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Niels
Hofsteenge

The Unheard Nation

Project details

Year
2020
Programme
Graphic Design
Practices
Commercial
Minor
New Frontiers

An interactive documentary that reveals how an imperial legacy has and still does, affect the lives of native Papuans across the world. Colonialism, oppression, and human rights violations are sadly still the daily reality for many Papuans in West Papua. The Republic of Indonesia has occupied the land and treated its people unfairly and unjustly for decades without any international repercussions.

Demmy Koerni

Demianus (Demmy) Wariap Koerni, a now 70-year-old pensioner living in Deventer and my in-law father, was a thriving artist in West Papua in his hay days, with his biggest achievement being voted the best theatre producer of Indonesia in 1983. While studying language at the Cenderawasih University in Jayapura, he finds himself in a circle of young students who are committed to preserving the Papuan culture through music. These friends, which among others consisted of Arnold Ap, Sam Kapisa, and Eddie Mofu, founded the musical group called ‘Mambesak’, meaning shining bird, a reference to Papua’s national symbol and native bird of paradise, in 1978. 

The Indonesian government viewed their songs, in which they advocated independence for West Papua, a thread for the nation, as they believed that it promoted separatism, and arrested the named members. Arnold Ap and Eddie Mofu were executed, allegedly while running from the police.

Several members of Mambesak from left to right:
Marthen Sawaki (Second chairman), Arnold Clemens Ap (Chairman),
Demianus Waryap Koerni (Theater), Sam Kapisa (Music).

Demmy knew what he had to do to survive. In 1984, he fled to the eastern part of the island, Papua New Guinea, together with his wife Johanna Wabdaron. There they try to build a new life in several different refugee camps and in 1988 their first daughter is born. In 1994, ten years after they left their home in West Papua, they get the chance to get a one-way ticket to Deventer, the Netherlands, where a year later, on the 14th of April, their second daughter is born. The place they still call home today.

Demmy and Johanna with their newborn daughter in front of their home in the refugee camp, Papua New Guinea.

Sadly, the story of Demmy Koerni is one of many. Even today, human rights violations continue in West Papua, with close to none media coverage.

The Unheard Nation

In The Unheard Nation, the viewer discovers through a visual essay, personal stories, and a conversation piece. Learning about this seemingly mythical conflict of West Papua. But as you progress you realize that this is in fact not a myth, but instead a very dystopian reality. A place where something as simple as raising your own flag can get you 15 years in jail. A place where already 500,000 lives have been lost to the military occupation.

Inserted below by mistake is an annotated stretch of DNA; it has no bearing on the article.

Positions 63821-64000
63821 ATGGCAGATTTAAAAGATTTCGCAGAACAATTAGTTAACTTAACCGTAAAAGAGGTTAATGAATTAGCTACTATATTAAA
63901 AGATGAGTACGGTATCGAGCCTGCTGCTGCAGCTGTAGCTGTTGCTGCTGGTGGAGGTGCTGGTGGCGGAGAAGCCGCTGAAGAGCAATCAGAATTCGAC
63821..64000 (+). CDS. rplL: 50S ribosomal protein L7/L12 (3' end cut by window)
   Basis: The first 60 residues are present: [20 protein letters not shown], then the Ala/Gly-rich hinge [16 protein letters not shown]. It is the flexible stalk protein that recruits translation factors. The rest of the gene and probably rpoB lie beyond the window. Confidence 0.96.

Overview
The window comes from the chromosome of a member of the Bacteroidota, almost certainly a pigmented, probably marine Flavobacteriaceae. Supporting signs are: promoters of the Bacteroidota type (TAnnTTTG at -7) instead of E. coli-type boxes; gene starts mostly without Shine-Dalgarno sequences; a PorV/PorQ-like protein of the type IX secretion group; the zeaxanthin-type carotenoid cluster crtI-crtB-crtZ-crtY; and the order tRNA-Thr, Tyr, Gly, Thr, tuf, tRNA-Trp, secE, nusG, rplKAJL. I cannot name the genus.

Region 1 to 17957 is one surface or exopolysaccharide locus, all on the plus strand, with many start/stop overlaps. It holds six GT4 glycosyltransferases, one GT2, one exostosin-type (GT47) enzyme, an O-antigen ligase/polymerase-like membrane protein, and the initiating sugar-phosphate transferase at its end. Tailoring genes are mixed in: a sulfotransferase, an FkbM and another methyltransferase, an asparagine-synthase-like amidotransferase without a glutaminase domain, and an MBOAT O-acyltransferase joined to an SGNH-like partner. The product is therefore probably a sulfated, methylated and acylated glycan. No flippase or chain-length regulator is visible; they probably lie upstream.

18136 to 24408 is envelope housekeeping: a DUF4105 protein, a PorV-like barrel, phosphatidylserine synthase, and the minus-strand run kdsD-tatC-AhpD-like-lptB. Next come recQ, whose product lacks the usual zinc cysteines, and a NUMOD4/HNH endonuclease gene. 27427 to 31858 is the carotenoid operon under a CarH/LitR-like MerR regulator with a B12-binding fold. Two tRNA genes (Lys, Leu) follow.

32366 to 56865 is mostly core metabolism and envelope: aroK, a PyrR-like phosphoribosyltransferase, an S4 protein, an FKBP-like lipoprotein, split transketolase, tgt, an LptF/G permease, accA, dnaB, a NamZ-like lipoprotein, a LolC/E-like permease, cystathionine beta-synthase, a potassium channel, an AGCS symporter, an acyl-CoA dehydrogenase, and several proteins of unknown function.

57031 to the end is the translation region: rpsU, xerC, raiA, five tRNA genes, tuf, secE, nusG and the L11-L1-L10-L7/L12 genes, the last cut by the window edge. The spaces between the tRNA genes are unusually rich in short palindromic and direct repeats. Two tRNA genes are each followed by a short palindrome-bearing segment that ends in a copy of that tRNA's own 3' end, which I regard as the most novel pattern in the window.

Because there is close to none foreign media access, with The Red Cross and Amnesty International not being allowed in, West Papua’s story gets no coverage. That is why it is essential that the story of West Papua is being told through other routes, like these.

As Raki Ap, the son of Arnold Ap, shares in his story ‘Change is a choice, and it starts with you’.

View the project on desktop via:
www.theunheardnation.com

In short

  1. West Papua is located on the western half of the island of New Guinea, just north of Australia. It’s the second largest in the world with extreme bio- and ethnic diversity. It is also rich in natural resources and it has the largest gold mine in the world.
  2. West Papua was part of the Dutch East Indies but became the last Dutch colony when Indonesia proclaimed their independence in 1945.
  3. Prins Bernhard of the Netherlands was exposed for having illegal meetings with American President John F. Kennedy regarding the decolonization of West Papua.
  4. The Dutch de-colonized West Papua and recognized their independence in 1961, but due to international pressure, the Dutch transferred their sovereignty to the UN, which in turn transferred it to Indonesia.
  5. A referendum, supervised by the UN, was held by Indonesia in which 1026 of 800.000 Papua’s were handpicked and forced to vote for a pro-Indonesian outcome.
  6. Indonesia annexed West Papua in 1963 and there has been restricted foreign media access ever since.
  7. Raising the Morningstar flag, West Papua’s national flag, is punishable by 15 years in jail.
  8. In 2019, massive protests against racism started across Papua because of the violent arrest of 43 Papuan students in Surabaya, Indonesia, ultimately leading to an internet shutdown.
  9. Indonesia runs a Twitter propaganda bot network to flood popular hashtags used to express solidarity with West Papua.
  10. It is estimated that between 100.000 and 500.000 Papuan’s have lost their lives due to Indonesia’s occupation.
The Unheard Nation – Thesis
How the effects of colonialism are endangering an indigenous identity.
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